The Latin and Eastern Catholic Churches consider the pope (bishop of Rome) to be the single Vicar of Christ, successor of Saint Peter, and leader of all their bishops (Patriarchs included), in Apostolic succession to the apostles. As such, the Catholic Church does not see the pope merely as being "first among equals", but as actually holding an office with supreme authority in canon law over all other bishops. This jurisdictional claim was one of the main causes of the East-West Schism in the Church, which became formal in 1054.
In the Catholic Church, the Dean of the College of Cardinals is the first among equal Prince of the Church in the College, which is the pope's highest-ranking council and elects the papal successor, generally from its own ranks.
Various episcopal sees were granted or claim the title of primate (usually of a past or present political entity), which grants such a primas (usually a metropolitan archbishopric, often in a former/present capital) precedence over all other sees in its circumscription, outranking (other) metropolitan sees, but the incumbent primates can be trumped by personal ranks, as they rank below cardinals. More commonly, dioceses are geographically grouped in an ecclesiastical province, where only one holds the rank of metropolitan archbishop, which outranks his colleagues, who are therefore called his suffragans, even if these include (fairly rarely) another archbishop.
In the Anglican Communion, the archbishop of Canterbury is considered[by whom?] to be "first among equals" in his presidency over the Communion. The senior bishop of the seven diocesan bishops of the Scottish Episcopal Church bears the truncated title primus from primus inter pares. Leading bishops or primates in other Anglican 'national' churches are often said to be primus inter pares within their provinces (e.g. Church of Ireland), while the (first) primatial see of Canterbury remains primus among them.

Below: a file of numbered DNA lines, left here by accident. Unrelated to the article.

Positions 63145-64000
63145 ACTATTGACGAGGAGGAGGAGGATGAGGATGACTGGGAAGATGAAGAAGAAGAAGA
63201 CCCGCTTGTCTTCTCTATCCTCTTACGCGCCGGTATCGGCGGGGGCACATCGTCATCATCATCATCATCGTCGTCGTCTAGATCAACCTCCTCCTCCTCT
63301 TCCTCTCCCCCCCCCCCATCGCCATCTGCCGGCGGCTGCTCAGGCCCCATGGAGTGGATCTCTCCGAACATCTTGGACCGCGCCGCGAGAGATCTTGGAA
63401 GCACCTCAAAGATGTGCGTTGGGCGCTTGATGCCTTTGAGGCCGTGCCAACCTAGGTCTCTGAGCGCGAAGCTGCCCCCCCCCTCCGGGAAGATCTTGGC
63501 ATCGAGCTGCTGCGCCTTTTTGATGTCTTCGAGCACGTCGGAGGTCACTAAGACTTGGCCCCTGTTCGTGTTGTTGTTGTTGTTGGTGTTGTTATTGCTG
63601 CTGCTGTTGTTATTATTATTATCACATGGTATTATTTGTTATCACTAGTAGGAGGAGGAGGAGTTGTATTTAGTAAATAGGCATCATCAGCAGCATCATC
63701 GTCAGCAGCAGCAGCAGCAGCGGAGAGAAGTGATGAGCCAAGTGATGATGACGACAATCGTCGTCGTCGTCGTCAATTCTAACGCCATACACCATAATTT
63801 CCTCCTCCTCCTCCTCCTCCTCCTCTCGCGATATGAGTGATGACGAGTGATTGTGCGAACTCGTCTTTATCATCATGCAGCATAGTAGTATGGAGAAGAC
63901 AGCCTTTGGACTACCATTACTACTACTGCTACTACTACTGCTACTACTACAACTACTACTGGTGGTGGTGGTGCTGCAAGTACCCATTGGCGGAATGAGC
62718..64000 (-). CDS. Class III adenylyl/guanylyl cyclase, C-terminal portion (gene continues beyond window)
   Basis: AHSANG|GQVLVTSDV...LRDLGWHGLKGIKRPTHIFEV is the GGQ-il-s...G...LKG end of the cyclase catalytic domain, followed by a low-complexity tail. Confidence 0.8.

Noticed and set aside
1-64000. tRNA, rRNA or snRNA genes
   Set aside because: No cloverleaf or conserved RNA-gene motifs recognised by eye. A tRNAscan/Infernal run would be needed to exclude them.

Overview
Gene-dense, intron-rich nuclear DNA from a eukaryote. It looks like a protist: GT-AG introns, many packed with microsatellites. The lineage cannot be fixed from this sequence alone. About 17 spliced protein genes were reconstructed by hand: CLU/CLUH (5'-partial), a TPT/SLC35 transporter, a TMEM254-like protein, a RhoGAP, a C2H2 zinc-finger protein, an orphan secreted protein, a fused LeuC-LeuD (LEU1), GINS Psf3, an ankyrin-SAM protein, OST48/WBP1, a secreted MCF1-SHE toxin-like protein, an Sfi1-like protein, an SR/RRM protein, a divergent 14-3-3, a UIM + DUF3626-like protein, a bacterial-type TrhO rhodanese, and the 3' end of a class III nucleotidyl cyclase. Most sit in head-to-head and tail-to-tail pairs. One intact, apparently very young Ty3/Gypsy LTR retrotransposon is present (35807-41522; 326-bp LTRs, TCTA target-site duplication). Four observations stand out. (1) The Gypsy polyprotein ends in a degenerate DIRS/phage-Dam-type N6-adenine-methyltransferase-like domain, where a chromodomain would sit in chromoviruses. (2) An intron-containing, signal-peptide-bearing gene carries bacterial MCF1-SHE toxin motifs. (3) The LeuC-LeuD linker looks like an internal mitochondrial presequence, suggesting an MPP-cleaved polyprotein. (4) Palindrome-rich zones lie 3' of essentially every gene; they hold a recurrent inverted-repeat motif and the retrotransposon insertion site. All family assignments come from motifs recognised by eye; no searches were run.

Based on the antiquity with which ecumenical councils have conceded some kind of universal primacy to the bishops of Rome, participants in Anglican-Catholic dialogues have acknowledged for decades that the pope would properly serve as the titular leader of a reunited church; the Anglicans typically have in mind an honorary (non-jurisdictional) primacy such as the phrase "primus inter pares" implies. In one example of such acknowledgement, the International Anglican-Catholic Commission for Unity and Mission, in its 2007 agreed statement Growing Together in Unity and Mission, "urge[s] Anglicans and Catholics to explore together how the ministry of the Bishop of Rome might be offered and received in order to assist our Communions to grow towards full, ecclesial communion".
The Moderator of the General Assembly in a Presbyterian church is similarly designated as a primus inter pares. This concept holds also for the Moderators of each Synod, Presbytery, and Kirk Session. As all elders are ordained - some for teaching and some for ruling - none sit in higher status, but all are considered[by whom?] equal behind the one and only head of the church Jesus Christ.
Canon 9. The presiding Bishop in a metropolis must be recognized by the Bishops belonging to each province (or eparchy), and undertakei the cure of the entire province, because of the fact that all who have any kind of business to attend to are wont to come from all quarters to the metropolis. Hence it has seemed best to let him have precedence in respect of honor, and to let the rest of the Bishops do nothing extraordinary without him, in accordance with the ancient Canon of the Fathers which has been prevailing, or only those things which are imposed upon the parish of each one of them and upon the territories under it.
Everywhere following the decrees of the Holy Fathers, and aware of the recently recognized Canon of the one hundred and fifty most God-beloved Bishops who convened during the reign of Theodosius the Great of pious memory, who became emperor in the imperial city of Constantinople otherwise known as New Rome; we too decree and vote the same things in regard to the privileges and priorities of the most holy Church of that same Constantinople and New Rome. And this is in keeping with the fact that the Fathers naturally enough granted the priorities to the throne of Old Rome on account of her being the imperial capital. And motivated by the same object and aim the one hundred and fifty most God-beloved Bishops have accorded the like priorities to the most holy throne of New Rome, with good reason deeming that the city which is the seat of an empire, and of a senate, and is equal to old imperial Rome in respect of other privileges and priorities, should be magnified also as she is in respect of ecclesiastical affairs, as coming next after her, or as being second to her.